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ODF Toolkit Announced

Soulskill posted more than 5 years ago | from the building-blocks dept.

IBM 71

Sweetshark writes "IBM and Sun joined at the 2008 OpenOffice.org conference in Beijing to announce the ODF Toolkit Union. The ODF Toolkit project will be independent of the development at OpenOffice.org, and will operate under the liberal Apache license. It goes from small tools that simplify using ODF in the software development process to large ODF Java and .NET libraries that can be used within other projects. 'The future of accessing and distributing software is here today,' said Michael Bemmer, senior director of Collaboration Engineering at Sun. 'It is no longer an acceptable business practice to have silos of office document data stored in proprietary formats. The industry has moved forward and is replacing the silos with business content, such as on-premise business applications, software solutions offered over the Internet and applications supported by mobile devices that are critical in Service Oriented Architectures.' Will this help ODF to make inroads in the business world after the successes on the desktops of users at home?"

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we dont need no stinking tool kits (-1, Troll)

Anonymous Coward | more than 5 years ago | (#25683317)

the black man in office with make everything better with no effort from anyone. he'll save us all.

Will this help ODF to make inroads? (3, Insightful)

verbalcontract (909922) | more than 5 years ago | (#25683355)

Will this help ODF to make inroads in the business world after the successes on the desktops of users at home?"

Short answer: no.

Long answer: As long as there are PHBs who think "writing = Microsoft Word," good luck getting rid of DOC.

Re:Will this help ODF to make inroads? (5, Insightful)

trjonescp (954259) | more than 5 years ago | (#25683421)

Long answer: As long as there are PHBs who think "writing = Microsoft Word," good luck getting rid of DOC.

That answer is useless. The question, essentially, is, "Will this help people realize that Writing does not necessarily equal Microsoft Word?"

Re:Will this help ODF to make inroads? (0, Flamebait)

peragrin (659227) | more than 5 years ago | (#25683749)

that question is only useless to the intelligent. PHB's aren't intelligent.

Re:Will this help ODF to make inroads? (4, Funny)

.orvp (208389) | more than 5 years ago | (#25684583)

I see a PHB has modpoints, thus proving they are on Slashdot, and therefor not intelligent.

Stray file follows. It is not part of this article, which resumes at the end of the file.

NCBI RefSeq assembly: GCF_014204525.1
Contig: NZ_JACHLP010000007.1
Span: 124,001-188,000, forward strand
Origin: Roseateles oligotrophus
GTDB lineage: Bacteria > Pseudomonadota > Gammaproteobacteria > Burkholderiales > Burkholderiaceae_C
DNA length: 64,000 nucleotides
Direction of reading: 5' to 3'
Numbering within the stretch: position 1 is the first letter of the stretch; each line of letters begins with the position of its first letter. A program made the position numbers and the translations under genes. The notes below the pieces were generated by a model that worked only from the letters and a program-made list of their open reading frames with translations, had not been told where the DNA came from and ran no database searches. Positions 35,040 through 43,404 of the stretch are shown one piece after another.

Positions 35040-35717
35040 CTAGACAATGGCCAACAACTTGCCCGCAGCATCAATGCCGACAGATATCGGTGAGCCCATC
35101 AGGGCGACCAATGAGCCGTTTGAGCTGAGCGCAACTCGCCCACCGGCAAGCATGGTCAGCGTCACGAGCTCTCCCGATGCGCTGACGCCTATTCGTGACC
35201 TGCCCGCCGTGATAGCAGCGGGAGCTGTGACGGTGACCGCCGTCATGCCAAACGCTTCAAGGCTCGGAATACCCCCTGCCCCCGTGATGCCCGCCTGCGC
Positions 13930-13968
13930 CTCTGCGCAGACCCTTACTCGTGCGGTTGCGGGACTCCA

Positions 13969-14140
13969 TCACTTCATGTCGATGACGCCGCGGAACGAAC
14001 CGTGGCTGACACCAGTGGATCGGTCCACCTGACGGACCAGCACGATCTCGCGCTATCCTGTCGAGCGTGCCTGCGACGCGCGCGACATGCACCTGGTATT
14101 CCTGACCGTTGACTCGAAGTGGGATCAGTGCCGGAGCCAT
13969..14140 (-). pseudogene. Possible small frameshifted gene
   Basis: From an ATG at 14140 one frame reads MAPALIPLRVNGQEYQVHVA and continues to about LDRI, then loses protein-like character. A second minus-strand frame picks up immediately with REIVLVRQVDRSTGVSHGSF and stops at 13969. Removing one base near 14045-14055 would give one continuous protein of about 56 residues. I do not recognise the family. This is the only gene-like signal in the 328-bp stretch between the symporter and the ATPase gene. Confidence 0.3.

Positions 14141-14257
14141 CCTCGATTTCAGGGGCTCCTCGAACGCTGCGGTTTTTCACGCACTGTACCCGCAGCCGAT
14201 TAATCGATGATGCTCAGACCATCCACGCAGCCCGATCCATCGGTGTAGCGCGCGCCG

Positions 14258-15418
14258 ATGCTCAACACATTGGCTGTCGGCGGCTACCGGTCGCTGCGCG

Waaait a second there.....

Re:Will this help ODF to make inroads? (1)

tjstork (137384) | more than 5 years ago | (#25684997)

That answer is useless. The question, essentially, is, "Will this help people realize that Writing does not necessarily equal Microsoft Word?"

The problem with Open Office is that, in the corporate world, writing equals Microsoft Excel, not Word, and Calc isn't anywhere close to what Excel is.

Re:Will this help ODF to make inroads? (0)

Anonymous Coward | more than 5 years ago | (#25685371)

Here, let me fix this for you:

The situation with Open Office is that, in the corporate world, writing equals Microsoft Excel, not Word, and Calc wasn't anywhere close to where Excel is (as of older versions).

Re:Will this help ODF to make inroads? (1)

tjstork (137384) | more than 5 years ago | (#25685405)

The situation with Open Office is that, in the corporate world, writing equals Microsoft Excel, not Word, and Calc wasn't anywhere close to where Excel is (as of older versions).Here, let me fix this for you:

Calc still sucks compared to Excel dude. I have the latest version of Calc, and an older version of Excel, and Excel is still better. Why don't you -fix that-?

Re:Will this help ODF to make inroads? (1)

aproposofwhat (1019098) | more than 5 years ago | (#25684337)

Long answer - yes.

If there's a framework for document transformation, summary, indexing, etc. that works for an open document format, Microsoft are going to have to do a lot of catching up.

Not all bosses are PHBs - and with the credit crisis in full swing, open formats and the savings that they can bring will soon be flavour of the month.

Re:Will this help ODF to make inroads? (1)

maxume (22995) | more than 5 years ago | (#25684619)

What?

Moving from whatever system is currently being used to a system that uses open formats is invariably going to involve costs. People looking after their pennies are going to stick with what they have, not incur development and training costs.

Re:Will this help ODF to make inroads? (1)

Mr. Slippery (47854) | more than 5 years ago | (#25697743)

People looking after their pennies are going to stick with what they have, not incur development and training costs.

That's penny-wise and pound-foolish. Ignoring the costs and dangers of proprietary data formats - the dependence on a single vendor, the loss of old data - because of development and training costs, is unwise.

Re:Will this help ODF to make inroads? (1)

maxume (22995) | more than 5 years ago | (#25698135)

Not when what you have is working and your primary goal is to reduce spending in the short to medium term (which is implied in the post I replied to).

Over the long term, sure, open formats make loads more sense.

Re:Will this help ODF to make inroads? (1)

wzzzzrd (886091) | more than 5 years ago | (#25684591)

I beg to differ. It is a huge convenience if you are able to process data from documents like spreadsheets in code you write. Especially when it comes to requirement documents or test descriptions. Removing the barrier that usually stands between documents and implementation is a big thing. Yea, there are some libs that can process excel stuff, but we usually have to convert everything to csv files and load them. But having full programmatic access to odf documents makes it possible to integrate those documents into the whole development process. Sure, those people will still use excel or word, but they will export their docs as odf files and that's what matters. Who cares what "editor" they use?